That being said, interest coverage of 3.67x for a consumer staples company such as AB InBev is not unheard of. The non-cyclical nature of the business allows the company to comfortably carry a significant amount of debt. This debt built up from acquisitions to consolidate the consumer sector looks to be part of 3G Capital's playbook which also owns large positions in Kraft Heinz (NASDAQ:KHC), Restaurant Brands International (NYSE:QSR) (Burger King and Tim Hortons).

Investors uncomfortable with higher debt and low interest coverage ratios might want to look elsewhere. With rising interest rates, AB InBev management is correct to start prioritizing paying down the hefty debt pile as to not be hit by higher interest expenses on the debt in the years ahead. There is a time and place for excessive leverage and that time might be passing. That being said, with the majority of debt due more than 5 years in the future, AB InBev has lots of time to continue to pay down debt or refinance at favorable rates if another recession occurs.

Source Unaudited Interim Report for the six-month period ended 30 June 2018

What is also telling from the above graph is that the company has also been using share issuance to pay for acquisitions. As readers familiar with my articles will know, I always like to see opportunistic share buybacks happening in mature companies. However, AB InBev has been pursuing large acquisitions financed in part by share equity.

Ideally, I would like to see bolt-on brands that would ideally be financed with strong cash flows from operations. Moreover, It looks like over the past decade that even when large acquisitions are not happening, share count is inching up even in those years. In fact, between 2010 and 2015, average share dilution was still -0.8%. Critical investors might want to subtract this off their dividend yield of 4.8%.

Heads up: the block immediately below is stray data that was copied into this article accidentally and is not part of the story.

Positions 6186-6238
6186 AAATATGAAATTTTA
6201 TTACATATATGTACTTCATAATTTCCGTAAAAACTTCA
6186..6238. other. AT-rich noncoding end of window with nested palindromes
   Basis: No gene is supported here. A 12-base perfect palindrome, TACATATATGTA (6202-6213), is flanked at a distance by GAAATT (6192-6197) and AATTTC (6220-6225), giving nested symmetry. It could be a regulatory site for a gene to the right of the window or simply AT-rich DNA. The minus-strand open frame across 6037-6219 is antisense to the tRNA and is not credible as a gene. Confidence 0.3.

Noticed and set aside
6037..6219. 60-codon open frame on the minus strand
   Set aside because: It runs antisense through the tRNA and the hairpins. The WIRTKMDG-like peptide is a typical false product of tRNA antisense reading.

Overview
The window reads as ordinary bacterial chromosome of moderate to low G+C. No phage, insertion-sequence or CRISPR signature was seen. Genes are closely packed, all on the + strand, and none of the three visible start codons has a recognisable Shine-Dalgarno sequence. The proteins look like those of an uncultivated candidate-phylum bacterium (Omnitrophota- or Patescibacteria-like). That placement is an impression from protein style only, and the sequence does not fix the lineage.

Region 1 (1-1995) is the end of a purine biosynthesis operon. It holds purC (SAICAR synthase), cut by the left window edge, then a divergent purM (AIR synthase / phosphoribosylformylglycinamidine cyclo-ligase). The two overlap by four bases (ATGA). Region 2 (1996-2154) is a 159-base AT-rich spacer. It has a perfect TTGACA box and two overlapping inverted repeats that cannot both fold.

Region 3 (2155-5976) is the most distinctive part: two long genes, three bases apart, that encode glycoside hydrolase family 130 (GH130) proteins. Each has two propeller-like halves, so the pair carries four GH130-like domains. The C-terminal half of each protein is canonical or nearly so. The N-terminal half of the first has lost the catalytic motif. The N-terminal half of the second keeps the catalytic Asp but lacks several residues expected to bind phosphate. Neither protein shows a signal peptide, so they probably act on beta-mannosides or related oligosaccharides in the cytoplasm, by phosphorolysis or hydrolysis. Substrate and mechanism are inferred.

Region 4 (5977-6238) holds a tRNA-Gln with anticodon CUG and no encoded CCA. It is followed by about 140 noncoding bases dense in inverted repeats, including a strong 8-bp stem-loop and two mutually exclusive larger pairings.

Price Ratios And Potential Shareholder Yields

To get an idea of potential returns, the forward P/E of 16.8x can also be expressed as a 5.9% earnings yield, which is below the 9% that I like to see. However, investors could also add potential long-term growth to this earnings yield for a company with such a strong history of growth and global brand portfolio such as AB InBev. Adding 3% to represent AB InBev growing alongside GDP would move potential long-term returns towards 8.9%.

I also always like to examine the relationship of ROE and price to book value. With the company earning an average ROE of 15.0% over the past decade and the shares currently trading at a price to book value of 2.5x when the price is $86.50, this would yield an adjusted ROE of 6.0% for an investor's equity at that $86.50 purchase price, if history repeats itself.

While this is below the 9% that I like to see, adding the same 3% long-term growth rate could increase this yield to 9%. The point that these two numbers are basically the same, in my opinion, signals that analyst's forward P/E is right alongside the long-term average adjusted ROE that I usually rely on.


AB InBev is a global behemoth with many of the world's most recognizable beer brands. While not necessarily a high growth company, their large portfolio of consumer beer brands looks to position it well to grow alongside global growth. In spite of the acquisition and restructuring charges that have been flowing through net income over the past decade, the company has remained highly profitable with average ROE and ROIC of 15.0% and 8.8% respectively.

If management can prioritize deleveraging and stick to bolt-on acquisitions in order to keep the portfolio fresh, then shareholders might be sitting pretty once synergies are realized and one-time restructuring items drop off the income statement to yield higher normalized earnings.

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Disclaimer: While the information and data presented in my articles are obtained from company documents and/or sources believed to be reliable, they have not been independently verified. The material is intended only as general information for your convenience, and should not in any way be construed as investment advice. I advise readers to conduct their own independent research to build their own independent opinions and/or consult a qualified investment advisor before making any investment decisions. I explicitly disclaim any liability that may arise from investment decisions you make based on my articles.

Disclosure: I am/we are long BUD.

I wrote this article myself, and it expresses my own opinions. I am not receiving compensation for it (other than from Seeking Alpha). I have no business relationship with any company whose stock is mentioned in this article.

Additional disclosure: I am long BUD with an average cost base of $98.97.